After the first day of jury selection in Brian David Mitchell's trial, nine jurors were retained while another eight were dismissed. Much of the questioning focused on media consumption, experience with sexual abuse and thoughts about the insanity defense that attorneys for the man accused of kidnapping and raping Elizabeth Smart plan to raise. About noon, defense attorneys asked U.S. District Judge Dale A. Kimball to be "very wary" of instances when someone said they could set aside their bias after hearing media reports.
"I'm doing the best I can," Kimball said. "I'm thoroughly satisfied with the jurors I've kept."
Those jurors include a registered nurse who said she could find someone not guilty by reason of insanity and when it came to sentencing put "trust in the system that whatever they decided, that's whatever needed to be done with that person."
"She can follow this court's instructions," Kimball said. "She's intelligent, she appears to be a fair and reasonable person. So we will retain her."
The fourth juror of the day, a professor of animation at Utah Valley University, drew some attention from the judge based on his excitement to serve.
"I think it's only fair that everyone gets a fair trial," the juror said. "They're presumed innocent. It's my right and obligation to sit on a jury, so I would like to do so if possible."
In retaining him, Kimball said, "The only I question I have about him is this unusual desire not to avoid jury service."
The judge also kept a man who had been a Utah Highway Patrol trooper 20 years ago, an Intermountain Health Care employee who was 16 when Smart disappeared from her home and a Cedar City man who has a family member who was sexually abused but was open to hearing Mitchell's side of the story.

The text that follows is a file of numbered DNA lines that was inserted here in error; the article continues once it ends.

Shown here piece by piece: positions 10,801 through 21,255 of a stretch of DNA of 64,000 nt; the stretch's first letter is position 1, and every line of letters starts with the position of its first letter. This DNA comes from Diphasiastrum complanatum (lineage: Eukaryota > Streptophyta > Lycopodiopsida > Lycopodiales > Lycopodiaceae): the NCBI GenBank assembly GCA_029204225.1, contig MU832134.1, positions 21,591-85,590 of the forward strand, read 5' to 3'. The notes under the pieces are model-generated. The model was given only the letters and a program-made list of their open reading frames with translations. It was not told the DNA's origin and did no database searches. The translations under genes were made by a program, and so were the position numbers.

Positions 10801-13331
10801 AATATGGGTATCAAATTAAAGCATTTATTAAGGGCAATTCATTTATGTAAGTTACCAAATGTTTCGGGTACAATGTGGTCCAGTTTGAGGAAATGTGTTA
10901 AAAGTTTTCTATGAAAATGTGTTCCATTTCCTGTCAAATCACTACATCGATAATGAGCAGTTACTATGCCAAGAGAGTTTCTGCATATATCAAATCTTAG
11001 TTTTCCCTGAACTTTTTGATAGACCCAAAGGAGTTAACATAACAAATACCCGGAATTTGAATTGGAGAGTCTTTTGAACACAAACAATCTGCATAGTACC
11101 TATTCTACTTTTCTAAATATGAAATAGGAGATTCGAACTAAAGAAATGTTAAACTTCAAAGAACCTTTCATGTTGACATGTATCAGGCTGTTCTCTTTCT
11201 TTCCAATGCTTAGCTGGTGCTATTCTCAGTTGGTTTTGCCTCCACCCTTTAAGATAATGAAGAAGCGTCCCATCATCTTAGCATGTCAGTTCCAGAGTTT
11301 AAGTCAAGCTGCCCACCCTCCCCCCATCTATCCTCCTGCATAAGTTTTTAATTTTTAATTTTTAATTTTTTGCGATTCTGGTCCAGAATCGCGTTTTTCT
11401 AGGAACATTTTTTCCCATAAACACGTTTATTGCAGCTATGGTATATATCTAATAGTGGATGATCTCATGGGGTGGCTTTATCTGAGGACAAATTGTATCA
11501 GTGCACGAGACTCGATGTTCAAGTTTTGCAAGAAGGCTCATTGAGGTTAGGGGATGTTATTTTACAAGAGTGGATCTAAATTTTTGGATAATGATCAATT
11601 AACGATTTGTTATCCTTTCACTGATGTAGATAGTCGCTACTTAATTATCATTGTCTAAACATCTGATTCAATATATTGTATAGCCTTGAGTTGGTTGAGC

"We've heard an awful lot about one side of the story, but we haven't heard anything about his side of the story," he said.
The final juror questioned Monday was a teacher who wrote in his questionnaire he believed Smart "was probably brainwashed." However, based on his other answers, the judge thought the man "would be a good juror."
But several others were dismissed for their beliefs going into the trial.One juror did not agree with a finding of not guilty by reason of insanity and would never consider that verdict, saying, "I do believe that if it was proven they were insane, you know. I just ... I have a problem with it I guess, to be honest with you."
Another was dismissed after he said if a crime was premeditated "then apparently they know what they're doing."
Others were let go because their service would be a hardship or because their experience with sexual abuse was too close to the case. Others, still, were rejected because they had formed opinions on the case based on the extensive pre-trial media coverage.
The process will begin again Tuesday morning, when more jurors will be questioned. The court is looking to select 32 candidates for the jury and then will select the jury from that pool.